Oil Monitor as of 02 June 2015

Date published: July 1, 2015

WORLD OIL PRICES  (May 25-29, 2015 trading days)  

Crude oil prices generally declined over the week’s trading, reportedly pressured by the following news: 

        • Stronger US dollar.   The dollar strengthened slightly, touching its highest level in nearly a month against other major currencies, making dollar-priced crude oil more expensive

        • Potential rise in Iraq exports.  Iraq is preparing to intensify its export by 26% to a record 3.75 million barrels per day in June.  This further heightened global oversupply worries. 

        • Speculations on OPEC output.  Market expects OPEC to maintain its output levels on their June 5 meeting, due to satisfaction at oil prices that have recovered significantly since February.  The cartel produced about 30% of world crude demand.    

However, some analysts believed that aside from tensions in the Middle East, the oil market is also being balanced by firm global demand, as it draw support from figures showing strong demand across Asia and the United States.  Specifically, Japan's Finance Ministry reported that the country’s customs-cleared crude oil imports rose 9.1 percent year-on-year to 3.62 million barrels per day in April.  In China, crude imports hit a record 7.4 million bpd last month, with healthy car sales countering a slowing economy.  Likewise in the United States, the peak summer driving season started with Memorial Day on Monday, and the American Automobile Association said road travel was expected to reach a 10-year high over the long weekend. 

In the week ending 22 May 2015, US crude inventories fell for a fourth week by 2.8 million barrels to 479.4 million, higher than analysts' expectations for a decrease of 857,000 barrels.  A decline in inventory is signifies greater demand and positive to oil prices.  

For the oil products, Asian gasoline crack recovered last Friday after several days of declines due to sharp falls in the energy complex and the US RBOB.  Yet, traders remained confident of robust regional fundamentals that would keep the Asian market supported in the near term with renewed spot demand foreseen from Asia, Africa and the Middle East ahead of the Muslim holy month of Ramadan.  

Meanwhile, Platts outlook for the Asian gasoil market stayed slightly bearish with a number of refineries expected to come back online in June and July.  Prompt demand in the Middle East, though could lend support for spot prices, is expected to be "sustainable till July." Further, exports from North Asia are likely to trend up within the Asia Pacific region, as refineries complete maintenance, and amid slow domestic consumption in China.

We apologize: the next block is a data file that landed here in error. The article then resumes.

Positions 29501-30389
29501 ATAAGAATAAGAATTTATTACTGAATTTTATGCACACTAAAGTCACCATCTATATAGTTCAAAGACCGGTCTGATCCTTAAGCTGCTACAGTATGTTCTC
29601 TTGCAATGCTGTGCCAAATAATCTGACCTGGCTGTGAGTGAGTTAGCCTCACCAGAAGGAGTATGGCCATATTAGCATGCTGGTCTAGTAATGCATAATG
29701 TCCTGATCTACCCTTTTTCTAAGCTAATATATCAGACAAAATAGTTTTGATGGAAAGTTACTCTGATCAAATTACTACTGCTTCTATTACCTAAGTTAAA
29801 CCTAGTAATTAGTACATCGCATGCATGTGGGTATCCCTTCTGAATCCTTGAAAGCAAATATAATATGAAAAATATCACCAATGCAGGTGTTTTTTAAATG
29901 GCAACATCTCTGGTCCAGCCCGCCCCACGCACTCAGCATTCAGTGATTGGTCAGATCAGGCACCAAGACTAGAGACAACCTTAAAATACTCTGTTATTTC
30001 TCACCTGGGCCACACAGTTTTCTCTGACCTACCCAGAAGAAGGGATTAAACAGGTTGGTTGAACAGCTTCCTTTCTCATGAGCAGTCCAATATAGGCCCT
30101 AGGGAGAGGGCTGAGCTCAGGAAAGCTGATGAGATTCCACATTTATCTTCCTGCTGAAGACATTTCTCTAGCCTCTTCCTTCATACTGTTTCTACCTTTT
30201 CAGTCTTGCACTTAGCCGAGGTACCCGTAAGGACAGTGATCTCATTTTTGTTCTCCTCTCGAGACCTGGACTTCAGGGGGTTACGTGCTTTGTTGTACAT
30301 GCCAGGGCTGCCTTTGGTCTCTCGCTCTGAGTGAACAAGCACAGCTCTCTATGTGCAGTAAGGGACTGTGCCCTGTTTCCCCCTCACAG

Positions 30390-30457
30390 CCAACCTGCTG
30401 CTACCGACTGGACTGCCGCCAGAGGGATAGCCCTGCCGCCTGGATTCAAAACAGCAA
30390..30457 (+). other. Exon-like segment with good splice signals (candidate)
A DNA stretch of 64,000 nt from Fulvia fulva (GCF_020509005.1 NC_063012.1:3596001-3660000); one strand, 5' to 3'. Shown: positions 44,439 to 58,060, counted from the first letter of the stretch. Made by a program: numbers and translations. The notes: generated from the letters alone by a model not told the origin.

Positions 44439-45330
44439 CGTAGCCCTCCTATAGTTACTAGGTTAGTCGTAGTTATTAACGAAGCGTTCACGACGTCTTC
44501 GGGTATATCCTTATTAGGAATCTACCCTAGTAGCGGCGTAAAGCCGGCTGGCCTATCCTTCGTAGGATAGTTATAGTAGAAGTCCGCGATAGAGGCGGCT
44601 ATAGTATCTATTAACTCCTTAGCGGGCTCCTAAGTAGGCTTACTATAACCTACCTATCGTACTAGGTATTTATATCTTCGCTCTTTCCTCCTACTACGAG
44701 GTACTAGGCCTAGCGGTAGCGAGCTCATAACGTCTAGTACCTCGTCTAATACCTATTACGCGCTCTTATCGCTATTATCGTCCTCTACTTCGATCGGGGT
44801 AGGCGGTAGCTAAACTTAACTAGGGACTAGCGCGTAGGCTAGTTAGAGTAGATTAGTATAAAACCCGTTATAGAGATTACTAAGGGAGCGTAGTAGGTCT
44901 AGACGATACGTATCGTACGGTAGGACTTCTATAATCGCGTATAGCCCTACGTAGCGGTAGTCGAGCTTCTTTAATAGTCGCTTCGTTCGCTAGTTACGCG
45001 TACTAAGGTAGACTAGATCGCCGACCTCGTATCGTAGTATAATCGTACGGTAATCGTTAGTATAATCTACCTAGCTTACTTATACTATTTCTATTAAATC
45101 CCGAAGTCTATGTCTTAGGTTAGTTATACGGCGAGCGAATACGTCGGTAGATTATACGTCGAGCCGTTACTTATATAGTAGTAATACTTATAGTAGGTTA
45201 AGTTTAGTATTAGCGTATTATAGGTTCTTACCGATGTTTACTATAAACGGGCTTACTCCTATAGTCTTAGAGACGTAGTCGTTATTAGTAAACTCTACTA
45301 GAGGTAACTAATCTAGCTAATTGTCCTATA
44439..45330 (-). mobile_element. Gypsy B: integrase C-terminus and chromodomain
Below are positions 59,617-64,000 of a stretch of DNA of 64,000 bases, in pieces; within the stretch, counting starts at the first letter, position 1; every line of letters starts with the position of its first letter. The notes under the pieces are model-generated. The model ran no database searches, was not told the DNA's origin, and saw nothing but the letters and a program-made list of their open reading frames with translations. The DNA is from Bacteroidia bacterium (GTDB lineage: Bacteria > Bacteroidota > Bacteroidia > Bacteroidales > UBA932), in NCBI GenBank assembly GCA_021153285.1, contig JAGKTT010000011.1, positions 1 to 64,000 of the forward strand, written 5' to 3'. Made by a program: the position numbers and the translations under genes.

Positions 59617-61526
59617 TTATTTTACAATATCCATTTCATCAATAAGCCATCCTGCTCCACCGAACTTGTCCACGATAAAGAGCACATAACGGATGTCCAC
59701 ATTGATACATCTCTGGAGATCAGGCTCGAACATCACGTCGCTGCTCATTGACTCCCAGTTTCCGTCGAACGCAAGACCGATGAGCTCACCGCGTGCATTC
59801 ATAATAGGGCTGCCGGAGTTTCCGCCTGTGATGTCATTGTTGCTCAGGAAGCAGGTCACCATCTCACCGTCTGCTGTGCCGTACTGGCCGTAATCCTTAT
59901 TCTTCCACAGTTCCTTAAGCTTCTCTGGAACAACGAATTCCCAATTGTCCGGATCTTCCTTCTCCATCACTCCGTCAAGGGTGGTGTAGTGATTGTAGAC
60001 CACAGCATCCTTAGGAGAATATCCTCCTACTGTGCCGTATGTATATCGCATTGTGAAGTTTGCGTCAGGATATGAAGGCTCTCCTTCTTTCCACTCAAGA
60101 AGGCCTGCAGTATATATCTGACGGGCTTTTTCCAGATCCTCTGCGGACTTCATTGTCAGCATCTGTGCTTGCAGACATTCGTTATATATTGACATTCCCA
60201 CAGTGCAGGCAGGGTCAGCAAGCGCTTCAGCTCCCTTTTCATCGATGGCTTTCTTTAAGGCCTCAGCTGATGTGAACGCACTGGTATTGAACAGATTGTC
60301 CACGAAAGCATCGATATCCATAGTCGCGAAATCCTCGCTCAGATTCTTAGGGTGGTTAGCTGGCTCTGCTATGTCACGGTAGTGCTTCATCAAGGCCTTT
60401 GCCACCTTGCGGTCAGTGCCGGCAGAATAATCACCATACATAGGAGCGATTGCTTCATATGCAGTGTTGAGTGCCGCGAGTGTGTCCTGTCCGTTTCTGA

Overall, Dubai crude price decreased week-on-week by about US$1.36/bbl.  Likewise, MOPS diesel and gasoline correspondingly decreased by about US$1.90 and US$2.50 per barrel respectively.  

FOREX:  Peso per US dollar rate depreciated by P0.13 to P44.65, from P44.52 in previous week. 

Other recommended reference sites:  (1) http://www.aip.com.au/pricing (2) http://www.med.govt.nz/ers/oil_pet/prices/prices.html 


Effective today, 02 June 2015, oil companies implemented a decrease of P0.50/liter for diesel, P0.55 to P0.60 per liter for gasoline and P0.60/liter for kerosene.  Table II reflected these adjustments in Metro Manila.    

Likewise, LPG rolled back on June 1 by P2.00/kg as CP LPG decreased this month by US$42.50/MT to US$429.50/MT, from US$472/MT in May.  

Year-to-date total adjustments fell to a net increase of P4.29 for gasoline and P0.91 for diesel. LPG stands at net decrease of P6.60/kg.

As monitored, shown below are the retail prices in Metro Manila beginning 2 June 2015..

Products        Price Range        Common Price
Diesel      28.85-34.65            29.90
Gasoline*      40.01-46.71            45.45
LPG, P/11-kg cylinders    478.00-658.00  

* RON 95

For more information, call the

Department of Energy:
Pricing: 840-2187
LPG: 840-2130
Fuels: 840-5669
SMS: (0915) 4469421
Email:  oilmonitor@doe.gov.ph
Website: http://www.doe.gov.ph